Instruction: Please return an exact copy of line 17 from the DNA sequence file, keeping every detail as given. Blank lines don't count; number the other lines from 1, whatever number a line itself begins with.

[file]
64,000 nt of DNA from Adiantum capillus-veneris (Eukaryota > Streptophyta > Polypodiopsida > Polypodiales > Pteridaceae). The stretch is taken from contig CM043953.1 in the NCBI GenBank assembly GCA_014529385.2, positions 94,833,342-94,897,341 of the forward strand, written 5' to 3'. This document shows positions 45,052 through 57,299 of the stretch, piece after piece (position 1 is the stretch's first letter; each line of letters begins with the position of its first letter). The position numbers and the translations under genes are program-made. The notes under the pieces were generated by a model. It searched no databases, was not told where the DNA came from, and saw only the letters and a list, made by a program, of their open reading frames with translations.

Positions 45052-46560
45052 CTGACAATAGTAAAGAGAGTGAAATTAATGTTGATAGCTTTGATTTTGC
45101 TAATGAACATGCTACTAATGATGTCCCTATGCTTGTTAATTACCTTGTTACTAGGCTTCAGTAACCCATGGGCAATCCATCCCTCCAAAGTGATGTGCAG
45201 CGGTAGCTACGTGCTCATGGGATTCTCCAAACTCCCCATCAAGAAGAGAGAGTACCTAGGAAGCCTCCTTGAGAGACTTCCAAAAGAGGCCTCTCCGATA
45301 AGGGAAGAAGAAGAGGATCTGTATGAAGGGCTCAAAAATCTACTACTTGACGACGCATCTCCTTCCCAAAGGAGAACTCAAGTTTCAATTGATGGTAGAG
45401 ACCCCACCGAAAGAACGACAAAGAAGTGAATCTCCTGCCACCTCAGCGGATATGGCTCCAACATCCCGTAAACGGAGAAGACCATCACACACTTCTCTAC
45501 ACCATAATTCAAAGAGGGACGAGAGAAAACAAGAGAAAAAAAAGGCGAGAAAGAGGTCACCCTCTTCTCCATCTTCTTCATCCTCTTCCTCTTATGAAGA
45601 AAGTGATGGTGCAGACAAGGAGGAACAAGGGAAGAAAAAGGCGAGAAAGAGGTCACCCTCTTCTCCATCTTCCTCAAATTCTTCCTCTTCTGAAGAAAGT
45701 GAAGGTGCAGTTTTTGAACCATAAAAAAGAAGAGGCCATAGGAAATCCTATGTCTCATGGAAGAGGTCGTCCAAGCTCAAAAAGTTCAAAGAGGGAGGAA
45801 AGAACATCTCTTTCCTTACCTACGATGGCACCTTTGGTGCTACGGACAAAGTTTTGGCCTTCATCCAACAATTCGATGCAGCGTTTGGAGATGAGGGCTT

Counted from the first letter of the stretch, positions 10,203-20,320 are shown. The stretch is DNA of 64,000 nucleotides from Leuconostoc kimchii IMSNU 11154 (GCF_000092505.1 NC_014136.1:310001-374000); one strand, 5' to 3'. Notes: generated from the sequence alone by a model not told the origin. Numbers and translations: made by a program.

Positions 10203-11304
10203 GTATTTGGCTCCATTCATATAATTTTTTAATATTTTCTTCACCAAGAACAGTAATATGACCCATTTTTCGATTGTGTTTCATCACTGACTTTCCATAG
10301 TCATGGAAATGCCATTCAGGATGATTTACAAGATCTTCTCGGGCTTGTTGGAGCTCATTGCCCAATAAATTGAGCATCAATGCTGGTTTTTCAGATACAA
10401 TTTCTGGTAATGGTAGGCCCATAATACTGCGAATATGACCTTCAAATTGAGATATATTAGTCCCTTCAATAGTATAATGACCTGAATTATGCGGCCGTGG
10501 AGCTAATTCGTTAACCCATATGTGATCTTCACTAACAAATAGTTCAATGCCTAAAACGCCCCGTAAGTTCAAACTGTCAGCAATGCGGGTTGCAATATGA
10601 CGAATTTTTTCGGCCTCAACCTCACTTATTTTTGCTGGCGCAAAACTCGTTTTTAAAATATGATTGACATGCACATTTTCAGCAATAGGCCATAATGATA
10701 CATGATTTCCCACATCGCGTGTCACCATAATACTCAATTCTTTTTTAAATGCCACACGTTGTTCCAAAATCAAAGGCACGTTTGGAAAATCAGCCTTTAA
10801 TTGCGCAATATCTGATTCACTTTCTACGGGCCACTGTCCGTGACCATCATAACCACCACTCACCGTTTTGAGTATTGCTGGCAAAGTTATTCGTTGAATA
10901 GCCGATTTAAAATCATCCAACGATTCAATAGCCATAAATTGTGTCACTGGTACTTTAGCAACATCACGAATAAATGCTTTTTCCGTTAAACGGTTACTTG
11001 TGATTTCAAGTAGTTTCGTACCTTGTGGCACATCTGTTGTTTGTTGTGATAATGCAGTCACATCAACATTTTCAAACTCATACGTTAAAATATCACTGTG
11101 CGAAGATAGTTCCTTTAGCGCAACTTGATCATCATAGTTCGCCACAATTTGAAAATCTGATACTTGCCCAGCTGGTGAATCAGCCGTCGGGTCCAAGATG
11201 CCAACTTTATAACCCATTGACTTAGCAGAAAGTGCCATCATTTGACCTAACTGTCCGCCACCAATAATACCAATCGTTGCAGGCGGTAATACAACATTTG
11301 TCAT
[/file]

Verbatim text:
10501 AGCTAATTCGTTAACCCATATGTGATCTTCACTAACAAATAGTTCAATGCCTAAAACGCCCCGTAAGTTCAAACTGTCAGCAATGCGGGTTGCAATATGA